Sikhukhune beer sellers challenge Limpopo liquor curfew in court

The controversial Limpopo alcohol sales midnight curfew will be challenged in the high court next week.

This after various stakeholders including artists and liquor-trading associations slammed the new act that prohibits beer holes from selling alcohol after midnight effective from August 1.

The Sikhukhune Liquor Traders Association (SLTA) has dragged the Limpopo Liquor Board, the MEC for economic development, HOD in the department of tourism, the premier and the police commissioner to the court to challenge the act.

In the court papers, which were filed by the association on Monday, the SLTA states that it had a mediation meeting with stakeholders on July 24, which deteriorated after they could not resolve the matter.

In the first part of the application, the association seeks an urgent order for the court to set the act aside pending a hearing and finalisation of its court application.

The association seeks “an order reviewing and setting aside the decision by the respondents to pass and implement regulations contained in the General Notice 283 of 2023, passed in terms of the Limpopo Liquor No.5 of 2009 read together with Limpopo Amendment Act No.5 of 2015”.

The association also seeks the court to order anyone who wishes to oppose its application to pay for legal fees.

It gave the liquor board, MEC Rodgers Monama, premier Stanley Mathabatha, the HOD, and the police commissioner in the province Thembi Hadebe until Wednesday to reply to the urgent application.

The association, which is made of tavern, pub and club owners in areas within and around Sikhukhune district, asks the court to return the normal trading hours for beer sales.

It alleges that the respondents did not follow their own due processes to introduce the new act.

“It came as a shock when in recent time, as at the 22nd of July 2023, we observed from social media and radio broadcasts that a decision to implement the proposed regulations is taken and the date of the 1st of August 2023 is intended to be the date for the implementation and operation of the impugned regulations, which means they will take effect and have a force of law,”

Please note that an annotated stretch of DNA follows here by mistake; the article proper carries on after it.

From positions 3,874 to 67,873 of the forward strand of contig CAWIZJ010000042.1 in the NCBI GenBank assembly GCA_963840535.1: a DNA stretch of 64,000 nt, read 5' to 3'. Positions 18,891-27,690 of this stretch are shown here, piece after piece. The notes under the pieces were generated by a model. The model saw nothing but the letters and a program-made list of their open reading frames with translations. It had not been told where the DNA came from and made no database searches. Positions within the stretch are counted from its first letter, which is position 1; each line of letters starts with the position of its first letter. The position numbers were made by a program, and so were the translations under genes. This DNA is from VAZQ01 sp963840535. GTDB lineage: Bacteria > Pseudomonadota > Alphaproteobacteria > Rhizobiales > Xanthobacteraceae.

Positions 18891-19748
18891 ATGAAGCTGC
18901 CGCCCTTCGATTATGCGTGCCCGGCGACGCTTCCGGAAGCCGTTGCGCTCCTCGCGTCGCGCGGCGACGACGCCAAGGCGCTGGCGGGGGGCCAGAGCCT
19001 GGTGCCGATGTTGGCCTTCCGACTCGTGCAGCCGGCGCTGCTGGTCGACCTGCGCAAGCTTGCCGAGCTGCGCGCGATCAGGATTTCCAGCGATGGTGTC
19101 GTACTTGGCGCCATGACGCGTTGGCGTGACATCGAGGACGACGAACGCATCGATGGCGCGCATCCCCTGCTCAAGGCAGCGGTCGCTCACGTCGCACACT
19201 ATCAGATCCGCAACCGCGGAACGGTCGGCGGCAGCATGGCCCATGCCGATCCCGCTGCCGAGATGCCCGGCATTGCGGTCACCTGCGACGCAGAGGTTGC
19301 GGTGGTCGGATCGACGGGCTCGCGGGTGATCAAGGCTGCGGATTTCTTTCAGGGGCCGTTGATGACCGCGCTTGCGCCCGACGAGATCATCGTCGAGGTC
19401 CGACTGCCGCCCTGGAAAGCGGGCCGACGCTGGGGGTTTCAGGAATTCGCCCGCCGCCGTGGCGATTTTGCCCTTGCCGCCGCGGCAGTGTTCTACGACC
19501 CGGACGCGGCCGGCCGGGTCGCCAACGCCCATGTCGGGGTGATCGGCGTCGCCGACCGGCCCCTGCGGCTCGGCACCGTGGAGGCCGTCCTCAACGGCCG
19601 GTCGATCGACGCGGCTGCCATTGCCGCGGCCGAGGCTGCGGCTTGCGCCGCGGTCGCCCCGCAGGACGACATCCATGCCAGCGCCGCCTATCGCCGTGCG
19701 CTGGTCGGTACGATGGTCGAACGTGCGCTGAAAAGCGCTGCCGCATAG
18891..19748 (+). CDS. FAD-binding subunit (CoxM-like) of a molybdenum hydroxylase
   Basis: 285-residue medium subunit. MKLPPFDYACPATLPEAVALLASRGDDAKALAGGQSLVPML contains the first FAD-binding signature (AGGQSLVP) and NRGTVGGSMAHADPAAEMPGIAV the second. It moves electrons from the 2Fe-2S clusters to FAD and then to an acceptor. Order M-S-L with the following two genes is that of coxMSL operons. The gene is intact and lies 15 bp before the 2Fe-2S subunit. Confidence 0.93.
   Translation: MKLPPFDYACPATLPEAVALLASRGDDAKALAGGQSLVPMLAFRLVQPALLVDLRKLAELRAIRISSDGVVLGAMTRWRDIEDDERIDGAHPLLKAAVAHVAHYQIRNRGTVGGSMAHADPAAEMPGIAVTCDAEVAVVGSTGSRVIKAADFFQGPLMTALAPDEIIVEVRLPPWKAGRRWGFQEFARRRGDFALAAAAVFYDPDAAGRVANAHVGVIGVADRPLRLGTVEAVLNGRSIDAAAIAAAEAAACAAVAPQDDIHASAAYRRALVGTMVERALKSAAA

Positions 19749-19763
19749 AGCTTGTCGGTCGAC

The association added that its objections to the act were ignored, leaving its members with no option but to approach the high court for intervention.

It’s said the act has put its members’ livelihoods at stake as they face arrest, being fined, the police confiscating their stock, and their trading licences being revoked if they are found trading after midnight.

The association said it is not viable for liquor businesses to stop operating after midnight because that is when they make more money.

The department of economic development in the province believes the act will help reduce cases of gender-based violence and road accidents.

It also indicated that there is not much added value in the province in the trade of liquor beyond midnight.

Artists in the province are also up in arms, saying the new legislation is not different to Covid-19 lockdown regulations which crippled their lives.

Limpopo Artists Movement chairperson Mphoza Mashabela said: “This move is like apartheid times when white government banned music artists. We want to advise them to come up with better solutions.

“We are approaching summer time and artists get booked and are scheduled to perform after midnight at some taverns and pubs. Who is going to pay back the deposits?”


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